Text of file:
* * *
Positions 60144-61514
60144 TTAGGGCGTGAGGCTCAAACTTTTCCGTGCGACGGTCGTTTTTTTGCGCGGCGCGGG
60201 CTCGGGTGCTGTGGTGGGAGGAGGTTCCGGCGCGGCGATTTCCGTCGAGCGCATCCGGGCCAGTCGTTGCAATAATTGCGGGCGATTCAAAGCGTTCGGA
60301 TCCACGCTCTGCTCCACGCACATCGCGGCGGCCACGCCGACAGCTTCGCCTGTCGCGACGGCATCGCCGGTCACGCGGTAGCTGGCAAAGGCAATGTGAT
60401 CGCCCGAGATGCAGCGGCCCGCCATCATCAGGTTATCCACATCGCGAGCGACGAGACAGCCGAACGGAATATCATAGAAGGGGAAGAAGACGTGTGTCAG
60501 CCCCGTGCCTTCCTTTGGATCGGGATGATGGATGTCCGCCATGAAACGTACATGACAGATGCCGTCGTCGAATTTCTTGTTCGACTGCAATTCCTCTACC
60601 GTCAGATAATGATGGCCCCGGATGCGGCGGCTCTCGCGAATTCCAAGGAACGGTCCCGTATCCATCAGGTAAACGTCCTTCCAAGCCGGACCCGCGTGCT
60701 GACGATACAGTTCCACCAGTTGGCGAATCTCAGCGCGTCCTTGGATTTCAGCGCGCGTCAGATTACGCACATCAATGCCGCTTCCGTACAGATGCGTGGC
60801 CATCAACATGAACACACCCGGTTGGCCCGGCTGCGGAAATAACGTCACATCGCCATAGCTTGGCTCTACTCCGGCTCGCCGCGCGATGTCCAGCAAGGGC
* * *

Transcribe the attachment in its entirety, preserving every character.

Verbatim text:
Positions 60144-61514
60144 TTAGGGCGTGAGGCTCAAACTTTTCCGTGCGACGGTCGTTTTTTTGCGCGGCGCGGG
60201 CTCGGGTGCTGTGGTGGGAGGAGGTTCCGGCGCGGCGATTTCCGTCGAGCGCATCCGGGCCAGTCGTTGCAATAATTGCGGGCGATTCAAAGCGTTCGGA
60301 TCCACGCTCTGCTCCACGCACATCGCGGCGGCCACGCCGACAGCTTCGCCTGTCGCGACGGCATCGCCGGTCACGCGGTAGCTGGCAAAGGCAATGTGAT
60401 CGCCCGAGATGCAGCGGCCCGCCATCATCAGGTTATCCACATCGCGAGCGACGAGACAGCCGAACGGAATATCATAGAAGGGGAAGAAGACGTGTGTCAG
60501 CCCCGTGCCTTCCTTTGGATCGGGATGATGGATGTCCGCCATGAAACGTACATGACAGATGCCGTCGTCGAATTTCTTGTTCGACTGCAATTCCTCTACC
60601 GTCAGATAATGATGGCCCCGGATGCGGCGGCTCTCGCGAATTCCAAGGAACGGTCCCGTATCCATCAGGTAAACGTCCTTCCAAGCCGGACCCGCGTGCT
60701 GACGATACAGTTCCACCAGTTGGCGAATCTCAGCGCGTCCTTGGATTTCAGCGCGCGTCAGATTACGCACATCAATGCCGCTTCCGTACAGATGCGTGGC
60801 CATCAACATGAACACACCCGGTTGGCCCGGCTGCGGAAATAACGTCACATCGCCATAGCTTGGCTCTACTCCGGCTCGCCGCGCGATGTCCAGCAAGGGC